‘Cold cuts lang ang kinain ni Pope’–Chinese resto that once fed John Paul II remains a crowd-drawer
Today we remember the trials and sufferings of our Lord Jesus Christ. Repent and try to wash ourselves of our sins, and abstain from meat as sacrifice.
In a few days, we get to celebrate the resurrection of Christ by feasting on a great Easter Sunday lunch. It will be the Catholic Church’s first Easter with Pope Francis at the helm, so there’s an extra reason to celebrate.
In the spirit of Lent, let me share details on an interesting Chinese restaurant in Quezon City that I discovered, thanks to Inquirer columnist Neal Cruz and superfriends. They had lunch here during the Chinese New Year.
This place is special because it was one of the restaurants that catered to Pope John Paul II when he visited the Philippines to celebrate World Youth Day in 1995.
Blessing in disguise
It looks like a regular Chinese restaurant, reminiscent of your favorite Escolta joint. An image of a giant golden dragon against a red backdrop greets the visitor. Aquariums with fish that you may later feast on line a wall. You will also notice the red tablecloth and the waiters in white polo and red pants or skirts.
Noticeable is the memorabilia on display by the entrance: the plate that Pope John Paul II ate from, the utensils and wine glasses he used, and photos of him with the staff who served
A member of the staff who had the honor of serving the Pope is still with the restaurant, and we were luckily waited upon by this very same server, Mang Johnny. Like the waiters of legendary restaurants Star Café in Baguio or Prince Albert at the InterCon, Mang Johnny was a joy to have by our side.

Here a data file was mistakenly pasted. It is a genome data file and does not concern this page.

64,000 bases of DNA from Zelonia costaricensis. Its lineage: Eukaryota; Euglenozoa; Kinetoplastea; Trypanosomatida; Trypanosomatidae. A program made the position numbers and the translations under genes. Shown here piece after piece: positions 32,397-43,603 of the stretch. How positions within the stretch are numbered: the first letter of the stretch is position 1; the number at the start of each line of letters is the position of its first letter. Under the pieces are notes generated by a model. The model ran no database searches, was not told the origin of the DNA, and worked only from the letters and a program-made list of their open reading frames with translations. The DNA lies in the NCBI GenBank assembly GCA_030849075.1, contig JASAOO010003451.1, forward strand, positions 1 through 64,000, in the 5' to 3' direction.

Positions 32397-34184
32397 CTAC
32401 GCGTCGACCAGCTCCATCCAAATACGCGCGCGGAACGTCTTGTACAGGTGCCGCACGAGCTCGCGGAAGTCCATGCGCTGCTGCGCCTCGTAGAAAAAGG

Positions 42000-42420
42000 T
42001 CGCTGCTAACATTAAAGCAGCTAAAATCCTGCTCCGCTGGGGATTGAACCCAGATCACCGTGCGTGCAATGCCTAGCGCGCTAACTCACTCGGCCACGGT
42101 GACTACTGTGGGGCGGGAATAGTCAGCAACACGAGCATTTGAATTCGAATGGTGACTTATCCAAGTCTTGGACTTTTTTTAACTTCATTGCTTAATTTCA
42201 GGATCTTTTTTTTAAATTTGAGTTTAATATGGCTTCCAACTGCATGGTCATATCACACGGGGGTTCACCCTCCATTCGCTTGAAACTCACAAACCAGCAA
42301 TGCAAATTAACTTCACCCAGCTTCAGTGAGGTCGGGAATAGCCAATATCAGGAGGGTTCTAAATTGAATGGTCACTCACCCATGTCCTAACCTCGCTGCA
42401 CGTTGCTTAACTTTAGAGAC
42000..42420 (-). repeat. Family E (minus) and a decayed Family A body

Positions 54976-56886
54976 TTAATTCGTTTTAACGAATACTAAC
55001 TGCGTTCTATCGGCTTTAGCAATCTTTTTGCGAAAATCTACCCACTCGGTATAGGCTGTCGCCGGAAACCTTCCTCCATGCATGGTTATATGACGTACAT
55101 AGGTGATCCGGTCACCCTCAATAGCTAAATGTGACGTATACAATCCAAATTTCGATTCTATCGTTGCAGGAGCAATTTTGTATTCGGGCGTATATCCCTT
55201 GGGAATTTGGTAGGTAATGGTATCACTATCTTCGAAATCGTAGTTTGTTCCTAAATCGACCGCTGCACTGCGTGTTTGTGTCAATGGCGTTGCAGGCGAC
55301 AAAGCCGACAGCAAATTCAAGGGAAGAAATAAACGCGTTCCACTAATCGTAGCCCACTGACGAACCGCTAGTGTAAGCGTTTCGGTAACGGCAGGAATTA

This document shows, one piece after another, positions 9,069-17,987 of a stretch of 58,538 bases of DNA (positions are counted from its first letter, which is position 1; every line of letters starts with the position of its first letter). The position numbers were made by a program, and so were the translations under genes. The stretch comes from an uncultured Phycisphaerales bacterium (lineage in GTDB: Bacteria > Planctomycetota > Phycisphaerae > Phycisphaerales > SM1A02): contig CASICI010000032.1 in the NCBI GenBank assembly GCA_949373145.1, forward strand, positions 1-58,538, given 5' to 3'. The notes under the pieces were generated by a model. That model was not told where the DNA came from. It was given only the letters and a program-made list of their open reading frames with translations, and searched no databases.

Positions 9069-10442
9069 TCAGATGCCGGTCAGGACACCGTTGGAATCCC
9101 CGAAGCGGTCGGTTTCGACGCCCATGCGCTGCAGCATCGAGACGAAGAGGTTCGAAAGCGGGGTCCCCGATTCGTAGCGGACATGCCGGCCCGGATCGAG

“Cold cuts lang ang kinain ni Pope,” he said. “Tsaka gindara. Pero out of stock ang gindara namin ngayon.”
A blessing in disguise, as we had Lapu-Lapu instead.
The place is no Shang Palace, and the restaurant’s name is highly contestable as a Shangri-La. The Lapu-Lapu had to be re-cooked to “well-done” as it was slightly gummy, although shown in live form in a pail before being cooked. The cold cuts are, shall we say, on the pious side.
But redemption lies in the duck. While it is no Peking Garden or Hai Shin Lou, a quick browse-through of tables showed that this was the easy favorite. Deep-fried and spicy, the dish is highly addictive, while not exactly heavenly. The pancit canton is also hearty, and almost every table had it.
Another interesting thing—a place for the Pope is also a place for politicians (not necessarily for penance!). On my first visit, Quezon City Mayor Herbert Bautista and his team were there in full force. On my second visit, it was Caloocan’s Enrico Echiverri who was there. I can’t find the common thread, but that was what I witnessed.
Maybe it’s a common love for the restaurant’s butchi, which always arrives fresh and hot. It could be the great waitering expertise of good ol’ Mang Johnny, who makes sure “happy ka.” Or it could be the good vibes from that blessed plate of Pope John Paul II on the wall.
Whatever the reason, the place is always full. And for that reason alone, this place is, indeed, blessed.